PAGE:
God lives in the full enjoyment of His creation. The Hubble telescope took pictures of the Eagle Nebula that consists of dust and gas clouds estimated at six trillion miles from top to bottom. God looks upon such things as part of the wonder of what he has done, and at the same time he enjoys the microscopic world of things too small for us to see. He, as Jesus said, notices even the death of a sparrow. He clothes the flowers of the field and when we enjoy their beauty we are reflecting the image of our Creator. Our small bit of enjoyment is a sample of the constant joy of God in all that He has made. Years ago I spoke with a missionary serving in the Brazilian rain forest. As a hobby he had taken an interest in Orchids, something that the rain forest has in abundance. He told me that one of the orchid species he had encountered grows and blossoms entirely underground. God enjoys the orchid blossom that is not visible to the human passing by the spot where it is blossoming beneath the earth.


         Jesus lived in the full knowledge of the joy of the triune God. Even in the flesh facing the cross he dwelt in that joy. Think of some of his final words to his apostles in the upper room as recorded by John. He said: “I have spoken these things to you so that My joy may be in you and your joy may be complete.” (Jn. 15:11) What things? Things like,


         “I am the true vine” (v. 1).


         “If you remain [or, dwell] in Me and My words remain in you, ask whatever you want it will be done for you.” (v. 7).


          “AS the Father has loved Me, I have also loved you.” (v.9).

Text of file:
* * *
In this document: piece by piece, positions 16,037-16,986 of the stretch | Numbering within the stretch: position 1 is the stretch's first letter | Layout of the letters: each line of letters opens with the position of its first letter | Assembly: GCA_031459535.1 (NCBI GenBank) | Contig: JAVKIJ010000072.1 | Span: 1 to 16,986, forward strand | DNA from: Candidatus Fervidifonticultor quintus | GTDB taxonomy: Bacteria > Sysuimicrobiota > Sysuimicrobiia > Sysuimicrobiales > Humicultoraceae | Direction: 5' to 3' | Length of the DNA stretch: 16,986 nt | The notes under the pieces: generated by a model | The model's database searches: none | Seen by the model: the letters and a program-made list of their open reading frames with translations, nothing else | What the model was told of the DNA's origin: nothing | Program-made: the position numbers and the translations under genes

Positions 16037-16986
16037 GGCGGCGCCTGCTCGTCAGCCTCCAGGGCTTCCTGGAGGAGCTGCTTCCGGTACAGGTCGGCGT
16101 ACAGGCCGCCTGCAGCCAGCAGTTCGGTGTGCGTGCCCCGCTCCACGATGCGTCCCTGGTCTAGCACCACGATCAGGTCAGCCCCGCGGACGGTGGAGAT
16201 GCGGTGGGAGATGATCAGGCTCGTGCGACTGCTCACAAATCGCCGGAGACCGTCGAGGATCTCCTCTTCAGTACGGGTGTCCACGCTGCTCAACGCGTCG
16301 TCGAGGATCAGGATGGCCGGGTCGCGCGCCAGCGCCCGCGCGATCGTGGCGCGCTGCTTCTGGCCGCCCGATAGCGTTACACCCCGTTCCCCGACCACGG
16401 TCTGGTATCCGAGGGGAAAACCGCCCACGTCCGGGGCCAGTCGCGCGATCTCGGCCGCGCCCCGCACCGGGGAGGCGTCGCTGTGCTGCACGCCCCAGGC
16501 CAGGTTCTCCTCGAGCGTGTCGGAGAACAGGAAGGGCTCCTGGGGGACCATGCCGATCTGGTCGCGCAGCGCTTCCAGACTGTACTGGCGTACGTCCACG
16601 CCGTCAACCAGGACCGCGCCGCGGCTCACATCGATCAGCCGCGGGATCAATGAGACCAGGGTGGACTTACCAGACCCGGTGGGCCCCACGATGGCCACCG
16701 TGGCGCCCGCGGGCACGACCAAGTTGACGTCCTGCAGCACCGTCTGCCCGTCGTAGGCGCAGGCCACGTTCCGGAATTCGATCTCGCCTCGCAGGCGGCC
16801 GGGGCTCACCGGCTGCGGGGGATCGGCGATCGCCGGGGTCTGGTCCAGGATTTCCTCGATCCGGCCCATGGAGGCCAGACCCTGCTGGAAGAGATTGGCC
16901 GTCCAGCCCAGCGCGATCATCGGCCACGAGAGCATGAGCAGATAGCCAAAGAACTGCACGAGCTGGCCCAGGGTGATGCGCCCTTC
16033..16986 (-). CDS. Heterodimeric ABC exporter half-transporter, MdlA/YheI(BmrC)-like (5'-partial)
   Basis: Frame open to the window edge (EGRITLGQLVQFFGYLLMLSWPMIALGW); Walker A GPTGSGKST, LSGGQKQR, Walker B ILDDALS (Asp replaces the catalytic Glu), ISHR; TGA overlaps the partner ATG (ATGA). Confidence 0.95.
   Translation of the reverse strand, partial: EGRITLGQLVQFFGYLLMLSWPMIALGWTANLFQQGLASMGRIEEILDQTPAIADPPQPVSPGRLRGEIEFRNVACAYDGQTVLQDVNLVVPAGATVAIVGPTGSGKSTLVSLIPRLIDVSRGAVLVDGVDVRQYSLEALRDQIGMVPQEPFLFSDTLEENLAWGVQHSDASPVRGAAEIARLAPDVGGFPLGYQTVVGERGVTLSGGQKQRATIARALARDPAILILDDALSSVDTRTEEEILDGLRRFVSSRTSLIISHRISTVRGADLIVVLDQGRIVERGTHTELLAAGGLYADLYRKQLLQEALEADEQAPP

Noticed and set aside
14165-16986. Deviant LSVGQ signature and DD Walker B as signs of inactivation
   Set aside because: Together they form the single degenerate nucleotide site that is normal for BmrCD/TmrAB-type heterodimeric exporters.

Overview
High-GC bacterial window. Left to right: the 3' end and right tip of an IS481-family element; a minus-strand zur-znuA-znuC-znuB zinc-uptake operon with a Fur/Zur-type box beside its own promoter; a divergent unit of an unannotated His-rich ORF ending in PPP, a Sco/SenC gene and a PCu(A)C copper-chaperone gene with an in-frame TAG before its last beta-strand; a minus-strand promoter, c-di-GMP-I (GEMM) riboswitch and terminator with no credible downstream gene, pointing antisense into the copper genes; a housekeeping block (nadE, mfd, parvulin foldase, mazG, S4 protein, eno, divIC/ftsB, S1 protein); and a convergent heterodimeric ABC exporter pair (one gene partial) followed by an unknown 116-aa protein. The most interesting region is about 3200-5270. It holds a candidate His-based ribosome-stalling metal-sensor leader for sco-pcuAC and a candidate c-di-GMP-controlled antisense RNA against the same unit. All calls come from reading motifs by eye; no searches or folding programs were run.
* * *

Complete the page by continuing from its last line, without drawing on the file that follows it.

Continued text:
So hold these words near your heart. Knowing he was soon to be arrested and crucified he could speak of “My joy” and want that same joy for his own.  Satan in Eden had cast doubts about the benevolent intentions of God for people. He continues to do so. But God has never wavered in His kind and generous intentions for humans, and indeed for his whole creation. But part of that generosity is his willingness to let us be truly free. The joy is for those who want to be the friends of God and desire to obey him (as the remainder of John 15 makes so clear!).


         Luke begins his story of Jesus by telling us that he came to bring “good news of great joy” (Lk. 2:10). As we read the apostolic writings we soon discover that they are filled with references to joy. When Paul sets out to summarize the work of the Holy Spirit in us in Galatians 5 he calls that work the “fruits of the Spirit” and the second one after love is joy, joy that is surrounded by love on one side and peace on the other.


         Nor is this just a New Testament emphasis. The Psalms are full of joy and rejoicing. The Prophet Isaiah frequently refers to joy. “Shout for joy, you heavens! Earth, rejoice! Mountains break into joyful shouts! For the LORD has comforted His people, and will have compassion on His afflicted ones.” (Is. 49:13) Speaking of a future day Isaiah wrote: “The humble will have joy after joy in the LORD, and the poor people will rejoice in the Holy One of Israel.” (Is. 29:19).


         IN a passage that Jesus will allude to in the Gospels (Is. 35 about the blind seeing an the lame walking) we read, “and the redeemed of the LORD will return and come to Zion with singing crowned with unending joy. Joy and gladness will overtake them, and sorrow and sighing will flee.” (v.10).






         The joyful God is here. He is always near. “Never will I leave you, never will I forsake you” are His words of promise. We are the ones to do not see this. Remember when Elisha was surrounded by enemies in II Kings 6. It is an interesting case to illustrate my point about seeing and not seeing. (Read 6:12-19) The king of Aram was at war with Israel. But here is the key part; to some Elisha said let them see, and to others let them be blind. God wants us to see His presence and know that He who dwells in light unapproachable also dwells with His people, and is available to all who seek him.


         We want to be among those to whom he will say, “Share your Master’s joy.” (Mt. 25:21). And again, “Come you who are blessed by My Father, inherit the kingdom prepared for you from the foundation of the world.” (Mt. 25:34).